Speakout

Overdrive Staff | December 01, 2011

More courtesy needed

I’d like to know where the courtesy went in trucking. Are we drivers so caught up in selfish concerns that we ignore other people’s needs? On our team drives to Miami, my husband and I see so much disrespect, and we no longer listen to the radio because of the profanity. With all the challenges of driving among four-wheelers, you’d think that truckers would cooperate with and respect one another.

It saddens me because I’m old enough to remember when drivers stopped to help a fellow driver, and we talked on the radio to keep each other awake. Several drivers have told me how much it meant just to talk them to safety. I’m glad I came up when I did or I could be like these drivers today.

JULIE COPELAND | Copeland Trucking | Jacksonville, Fla.


“I have been accused of looking just like Santa.”

— KKW Trucking driver Dan Barton, speaking to the Tri-City Herald (Wash.) after rescuing a lost 4-year-old boy who, ignoring other onlookers, ran up to him on Highway 395.



Hours plan would thwart normal business patterns

My husband and I, who are independent owner-operators, are worried that our livelihood will be drastically altered if the proposed hours-of-service plan is approved. We have built our business over many years of hard and dedicated service to our customers.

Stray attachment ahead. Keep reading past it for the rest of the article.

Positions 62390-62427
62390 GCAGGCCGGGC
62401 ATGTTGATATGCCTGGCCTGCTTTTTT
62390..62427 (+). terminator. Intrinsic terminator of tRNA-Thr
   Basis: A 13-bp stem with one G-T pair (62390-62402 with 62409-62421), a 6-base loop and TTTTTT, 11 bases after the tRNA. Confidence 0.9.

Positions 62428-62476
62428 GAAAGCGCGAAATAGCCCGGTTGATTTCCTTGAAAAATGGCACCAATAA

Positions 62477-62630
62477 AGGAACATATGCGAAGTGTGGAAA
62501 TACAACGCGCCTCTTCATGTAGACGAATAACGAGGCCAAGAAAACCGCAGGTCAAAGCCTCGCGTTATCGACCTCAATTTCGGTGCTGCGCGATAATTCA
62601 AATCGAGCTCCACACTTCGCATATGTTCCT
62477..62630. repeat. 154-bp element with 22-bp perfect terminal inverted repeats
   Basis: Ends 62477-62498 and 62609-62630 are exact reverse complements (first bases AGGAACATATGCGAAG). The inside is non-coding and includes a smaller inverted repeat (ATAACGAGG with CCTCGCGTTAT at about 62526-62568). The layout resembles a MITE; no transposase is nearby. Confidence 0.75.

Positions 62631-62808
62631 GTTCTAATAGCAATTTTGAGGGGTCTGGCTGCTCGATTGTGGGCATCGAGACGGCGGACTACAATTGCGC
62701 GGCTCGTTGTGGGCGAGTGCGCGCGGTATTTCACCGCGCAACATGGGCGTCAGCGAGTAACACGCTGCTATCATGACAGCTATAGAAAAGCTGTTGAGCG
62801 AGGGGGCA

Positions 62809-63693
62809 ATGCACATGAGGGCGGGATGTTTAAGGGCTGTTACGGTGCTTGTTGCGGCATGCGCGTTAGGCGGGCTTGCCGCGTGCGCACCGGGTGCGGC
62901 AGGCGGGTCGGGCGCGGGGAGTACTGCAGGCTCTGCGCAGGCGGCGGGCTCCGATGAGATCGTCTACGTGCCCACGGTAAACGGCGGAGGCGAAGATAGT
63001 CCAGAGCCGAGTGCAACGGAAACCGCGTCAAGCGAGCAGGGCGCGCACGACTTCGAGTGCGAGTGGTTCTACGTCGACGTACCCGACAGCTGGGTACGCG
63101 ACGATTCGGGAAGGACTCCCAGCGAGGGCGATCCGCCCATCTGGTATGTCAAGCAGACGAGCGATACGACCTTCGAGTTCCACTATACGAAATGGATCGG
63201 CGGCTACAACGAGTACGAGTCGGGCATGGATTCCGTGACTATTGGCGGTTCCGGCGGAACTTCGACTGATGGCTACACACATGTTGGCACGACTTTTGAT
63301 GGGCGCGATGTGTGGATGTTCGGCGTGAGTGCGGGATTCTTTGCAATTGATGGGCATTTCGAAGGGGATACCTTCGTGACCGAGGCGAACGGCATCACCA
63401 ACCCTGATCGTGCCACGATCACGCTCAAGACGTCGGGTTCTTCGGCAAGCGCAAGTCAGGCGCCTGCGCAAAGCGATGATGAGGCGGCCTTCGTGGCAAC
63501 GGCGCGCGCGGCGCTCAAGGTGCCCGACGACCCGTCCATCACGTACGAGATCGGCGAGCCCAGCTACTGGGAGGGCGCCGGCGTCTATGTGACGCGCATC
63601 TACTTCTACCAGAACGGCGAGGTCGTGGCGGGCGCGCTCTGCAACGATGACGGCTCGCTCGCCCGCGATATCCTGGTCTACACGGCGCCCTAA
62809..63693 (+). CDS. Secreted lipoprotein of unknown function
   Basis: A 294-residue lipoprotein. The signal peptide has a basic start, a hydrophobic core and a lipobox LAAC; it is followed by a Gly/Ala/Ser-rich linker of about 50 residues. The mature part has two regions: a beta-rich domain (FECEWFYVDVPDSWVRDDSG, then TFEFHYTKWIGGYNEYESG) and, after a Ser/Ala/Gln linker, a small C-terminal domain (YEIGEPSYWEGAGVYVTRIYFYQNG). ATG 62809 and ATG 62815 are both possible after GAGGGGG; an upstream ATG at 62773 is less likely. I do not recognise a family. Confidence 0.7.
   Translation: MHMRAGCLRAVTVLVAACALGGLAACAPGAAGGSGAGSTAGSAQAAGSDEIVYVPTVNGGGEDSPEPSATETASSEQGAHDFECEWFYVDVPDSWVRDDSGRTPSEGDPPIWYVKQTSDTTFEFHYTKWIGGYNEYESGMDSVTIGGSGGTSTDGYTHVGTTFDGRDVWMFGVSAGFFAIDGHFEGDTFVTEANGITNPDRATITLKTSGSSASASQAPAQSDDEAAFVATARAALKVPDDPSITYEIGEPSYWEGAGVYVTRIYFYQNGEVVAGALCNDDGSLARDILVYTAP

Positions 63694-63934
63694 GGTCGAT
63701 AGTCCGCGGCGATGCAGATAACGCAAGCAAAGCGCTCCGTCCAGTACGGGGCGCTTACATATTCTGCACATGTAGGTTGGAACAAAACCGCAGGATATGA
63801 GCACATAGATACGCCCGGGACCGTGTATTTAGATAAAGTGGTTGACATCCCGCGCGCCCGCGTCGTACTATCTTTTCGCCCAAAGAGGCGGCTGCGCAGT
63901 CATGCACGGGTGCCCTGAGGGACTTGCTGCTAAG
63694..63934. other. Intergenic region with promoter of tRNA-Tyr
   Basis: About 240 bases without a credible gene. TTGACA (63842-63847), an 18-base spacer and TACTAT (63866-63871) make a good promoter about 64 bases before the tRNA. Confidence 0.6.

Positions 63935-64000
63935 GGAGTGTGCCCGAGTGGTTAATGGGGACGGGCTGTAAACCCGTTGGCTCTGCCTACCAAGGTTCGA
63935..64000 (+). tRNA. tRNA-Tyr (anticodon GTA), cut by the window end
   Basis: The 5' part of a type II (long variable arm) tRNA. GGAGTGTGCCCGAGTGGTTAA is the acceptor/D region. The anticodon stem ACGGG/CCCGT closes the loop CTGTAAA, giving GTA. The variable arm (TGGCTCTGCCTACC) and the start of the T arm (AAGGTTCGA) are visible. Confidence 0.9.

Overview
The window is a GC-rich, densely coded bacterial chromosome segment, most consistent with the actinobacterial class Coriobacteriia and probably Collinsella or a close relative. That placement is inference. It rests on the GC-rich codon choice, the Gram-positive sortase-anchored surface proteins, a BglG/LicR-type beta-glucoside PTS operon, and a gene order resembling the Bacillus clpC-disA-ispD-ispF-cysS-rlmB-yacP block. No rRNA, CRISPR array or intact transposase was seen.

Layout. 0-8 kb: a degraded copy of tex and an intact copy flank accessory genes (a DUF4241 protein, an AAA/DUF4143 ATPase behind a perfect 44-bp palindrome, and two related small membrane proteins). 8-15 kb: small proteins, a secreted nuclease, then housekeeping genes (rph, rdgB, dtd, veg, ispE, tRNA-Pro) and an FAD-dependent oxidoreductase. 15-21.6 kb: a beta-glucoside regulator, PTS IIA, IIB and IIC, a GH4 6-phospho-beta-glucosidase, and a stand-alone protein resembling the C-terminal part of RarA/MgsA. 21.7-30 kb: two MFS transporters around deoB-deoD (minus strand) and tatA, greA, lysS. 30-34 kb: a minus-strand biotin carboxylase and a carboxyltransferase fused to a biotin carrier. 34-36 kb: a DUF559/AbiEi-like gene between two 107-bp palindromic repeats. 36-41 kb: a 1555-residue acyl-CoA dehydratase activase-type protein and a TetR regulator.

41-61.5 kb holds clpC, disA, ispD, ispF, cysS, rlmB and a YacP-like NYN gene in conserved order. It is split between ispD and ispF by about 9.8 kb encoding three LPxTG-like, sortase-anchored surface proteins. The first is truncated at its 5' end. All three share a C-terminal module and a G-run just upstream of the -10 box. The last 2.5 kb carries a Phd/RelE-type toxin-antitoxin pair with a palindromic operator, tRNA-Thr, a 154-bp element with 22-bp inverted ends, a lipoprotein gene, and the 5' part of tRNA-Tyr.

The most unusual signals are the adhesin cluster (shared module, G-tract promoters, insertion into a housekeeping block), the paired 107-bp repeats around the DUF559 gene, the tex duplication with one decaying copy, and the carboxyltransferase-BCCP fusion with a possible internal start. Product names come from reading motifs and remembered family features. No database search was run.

If the proposed hours go into effect, we will be forced to give up accounts because we would miss the delivery by a mere few hours. My husband would be required to sit in his truck for two days, unable to deliver on time or come home to be with his family.

Also, food and refrigerated products could be stuck for two extra days in a truck because a driver ran out of hours. And loads sitting in trucks are at greater risk of being stolen or hijacked, the net result of which would be higher costs for consumers due to insurance coverage.

Instead of creating jobs, as the federal government has promised to work on, the hours of service as outlined could weaken product demand and reduce manufacturing jobs because of spiraling costs.

These regulations seem like socialist practices instead of a democracy for the people. Truckers need help to keep their jobs in this once-great nation.

DIANE MARCHAND | H&D America | Williston, Fla.


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How has the Compliance, Safety, Accountability program affected you?

“A lot of detection devices [focus] on your speed. With CSA my company uses [the tracking system] OnGuard.”

CHRIS LANNING

U.S. Xpress company driver

Chino Hills, Calif.


“You already have enough stress worrying about doing your job and it gives you something else to worry about.”

FRANK CATO

D&C Trucking company driver

Chester, S.C.


“I got a warning ticket plus the points for a headlight that had been out after I checked it that morning and before I crossed the scales. I didn’t agree with that.”

JAMES MORGAN

Owner-operator

Leased to Dart Transit

Franklin, Ky.


“It keeps you more aware of how you perform and makes you more accountable as a professional driver. It will help to eventually ‘clean up’ the trucking industry.”

JENNI REYNOLDS-KEBLER

Quest Global company driver

Battle Ground, Wash.

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